Compare any two graphics cards:
GeForce 9500 GT 1GB GDDR3 vs Radeon HD 4670 512MB
IntroThe GeForce 9500 GT 1GB GDDR3 has core speeds of 550 MHz on the GPU, and 800 MHz on the 1024 MB of GDDR3 RAM. It features 32 SPUs along with 16 TAUs and 8 ROPs.
Compare those specifications to the Radeon HD 4670 512MB, which uses a 55 nm design. AMD has set the core speed at 750 MHz. The GDDR4/GDDR3/DDR3/DDR2 RAM runs at a frequency of 1000 MHz on this specific card. It features 320(64x5) SPUs as well as 32 Texture Address Units and 8 Rasterization Operator Units.
Power Usage and Theoretical Benchmarks
Power Consumption (Max TDP)
The Radeon HD 4670 512MB, in theory, should perform much faster than the GeForce 9500 GT 1GB GDDR3 in general. (explain)
Texel RateThe Radeon HD 4670 512MB should be a lot (approximately 173%) faster with regards to anisotropic filtering than the GeForce 9500 GT 1GB GDDR3. (explain)
Pixel RateThe Radeon HD 4670 512MB will be quite a bit (more or less 36%) faster with regards to anti-aliasing than the GeForce 9500 GT 1GB GDDR3, and will be able to handle higher resolutions without slowing down too much. (explain)
Please note that the above 'benchmarks' are all just theoretical - the results were calculated based on the card's specifications, and real-world performance may (and probably will) vary at least a bit.
Please note that the price comparisons are based on search keywords - sometimes it might show cards with very similar names that are not exactly the same as the one chosen in the comparison. We do try to filter out the wrong results as best we can, though.
Memory Bandwidth: Memory bandwidth is the largest amount of data (measured in MB per second) that can be transported over the external memory interface in a second. It's worked out by multiplying the interface width by the speed of its memory. If the card has DDR RAM, it must be multiplied by 2 again. If it uses DDR5, multiply by 4 instead. The higher the memory bandwidth, the faster the card will be in general. It especially helps with anti-aliasing, High Dynamic Range and higher screen resolutions.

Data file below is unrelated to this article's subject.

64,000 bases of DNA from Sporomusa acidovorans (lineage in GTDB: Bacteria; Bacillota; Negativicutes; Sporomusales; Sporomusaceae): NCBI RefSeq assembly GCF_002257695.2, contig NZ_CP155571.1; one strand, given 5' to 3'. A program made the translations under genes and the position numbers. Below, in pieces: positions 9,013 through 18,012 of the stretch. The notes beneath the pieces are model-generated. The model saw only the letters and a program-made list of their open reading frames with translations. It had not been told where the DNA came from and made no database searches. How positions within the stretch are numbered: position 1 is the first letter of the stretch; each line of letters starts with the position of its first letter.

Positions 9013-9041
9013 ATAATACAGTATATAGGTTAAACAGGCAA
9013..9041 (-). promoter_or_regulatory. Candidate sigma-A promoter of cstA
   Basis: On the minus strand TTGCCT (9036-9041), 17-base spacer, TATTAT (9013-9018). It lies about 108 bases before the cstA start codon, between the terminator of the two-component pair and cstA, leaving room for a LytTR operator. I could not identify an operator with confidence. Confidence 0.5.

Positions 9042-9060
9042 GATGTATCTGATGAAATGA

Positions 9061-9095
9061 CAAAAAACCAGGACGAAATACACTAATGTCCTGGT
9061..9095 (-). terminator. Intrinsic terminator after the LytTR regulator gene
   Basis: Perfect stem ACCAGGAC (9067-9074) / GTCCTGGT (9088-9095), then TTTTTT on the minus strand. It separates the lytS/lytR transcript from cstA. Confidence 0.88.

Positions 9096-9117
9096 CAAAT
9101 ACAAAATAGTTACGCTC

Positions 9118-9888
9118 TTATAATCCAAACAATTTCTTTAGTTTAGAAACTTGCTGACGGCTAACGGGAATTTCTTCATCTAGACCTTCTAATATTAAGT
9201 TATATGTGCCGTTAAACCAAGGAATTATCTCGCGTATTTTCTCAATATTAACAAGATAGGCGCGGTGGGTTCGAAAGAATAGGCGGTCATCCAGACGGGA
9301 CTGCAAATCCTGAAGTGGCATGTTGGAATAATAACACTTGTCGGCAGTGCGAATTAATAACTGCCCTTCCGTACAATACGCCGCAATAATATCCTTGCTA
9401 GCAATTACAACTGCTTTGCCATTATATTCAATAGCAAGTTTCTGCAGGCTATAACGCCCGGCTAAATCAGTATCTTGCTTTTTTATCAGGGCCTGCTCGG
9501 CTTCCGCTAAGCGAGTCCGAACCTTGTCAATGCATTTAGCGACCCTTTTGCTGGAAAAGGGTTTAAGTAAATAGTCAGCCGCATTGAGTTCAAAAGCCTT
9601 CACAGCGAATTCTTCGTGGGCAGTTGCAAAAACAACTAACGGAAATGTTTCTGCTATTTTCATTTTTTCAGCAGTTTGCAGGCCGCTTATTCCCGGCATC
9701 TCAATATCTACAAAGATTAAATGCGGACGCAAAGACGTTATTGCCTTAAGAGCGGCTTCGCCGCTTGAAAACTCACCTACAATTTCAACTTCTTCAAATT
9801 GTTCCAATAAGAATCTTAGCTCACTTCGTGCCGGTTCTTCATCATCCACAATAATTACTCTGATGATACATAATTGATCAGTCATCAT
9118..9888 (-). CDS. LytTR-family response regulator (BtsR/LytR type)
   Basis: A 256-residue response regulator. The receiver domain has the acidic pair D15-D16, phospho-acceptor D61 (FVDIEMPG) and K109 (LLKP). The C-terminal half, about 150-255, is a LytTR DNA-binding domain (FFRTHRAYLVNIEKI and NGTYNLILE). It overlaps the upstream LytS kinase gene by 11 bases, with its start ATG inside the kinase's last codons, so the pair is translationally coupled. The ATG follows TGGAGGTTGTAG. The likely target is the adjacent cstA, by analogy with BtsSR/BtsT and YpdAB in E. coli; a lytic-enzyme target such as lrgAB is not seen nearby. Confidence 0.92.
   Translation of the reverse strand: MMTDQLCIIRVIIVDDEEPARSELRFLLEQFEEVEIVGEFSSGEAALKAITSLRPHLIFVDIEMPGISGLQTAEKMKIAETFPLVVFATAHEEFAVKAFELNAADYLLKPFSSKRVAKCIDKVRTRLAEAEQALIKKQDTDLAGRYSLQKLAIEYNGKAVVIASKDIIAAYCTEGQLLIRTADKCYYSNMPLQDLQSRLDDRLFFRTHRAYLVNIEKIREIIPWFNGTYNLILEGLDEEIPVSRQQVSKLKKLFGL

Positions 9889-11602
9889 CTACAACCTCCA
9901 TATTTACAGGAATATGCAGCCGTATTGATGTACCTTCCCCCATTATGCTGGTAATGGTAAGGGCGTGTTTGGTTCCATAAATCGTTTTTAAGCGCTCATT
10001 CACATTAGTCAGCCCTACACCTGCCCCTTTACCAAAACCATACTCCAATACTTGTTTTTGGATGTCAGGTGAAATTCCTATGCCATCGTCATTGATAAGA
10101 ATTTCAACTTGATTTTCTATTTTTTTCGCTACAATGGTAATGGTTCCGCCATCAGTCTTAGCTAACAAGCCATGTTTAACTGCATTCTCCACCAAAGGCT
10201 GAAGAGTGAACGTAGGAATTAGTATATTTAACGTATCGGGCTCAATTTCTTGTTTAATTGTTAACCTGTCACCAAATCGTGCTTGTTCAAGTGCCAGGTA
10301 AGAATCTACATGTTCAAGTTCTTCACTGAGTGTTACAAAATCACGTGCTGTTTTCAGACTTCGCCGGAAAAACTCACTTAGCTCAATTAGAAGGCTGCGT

Texel Rate: Texel rate is the maximum texture map elements (texels) that are applied in one second. This is worked out by multiplying the total number of texture units by the core clock speed of the chip. The better this number, the better the graphics card will be at handling texture filtering (anisotropic filtering - AF). It is measured in millions of texels per second.
Pixel Rate: Pixel rate is the maximum amount of pixels the graphics card could possibly write to the local memory in a second - measured in millions of pixels per second. The figure is calculated by multiplying the amount of ROPs by the the core speed of the card. ROPs (Raster Operations Pipelines - aka Render Output Units) are responsible for filling the screen with pixels (the image). The actual pixel fill rate also depends on quite a few other factors, especially the memory bandwidth of the card - the lower the bandwidth is, the lower the ability to get to the maximum fill rate.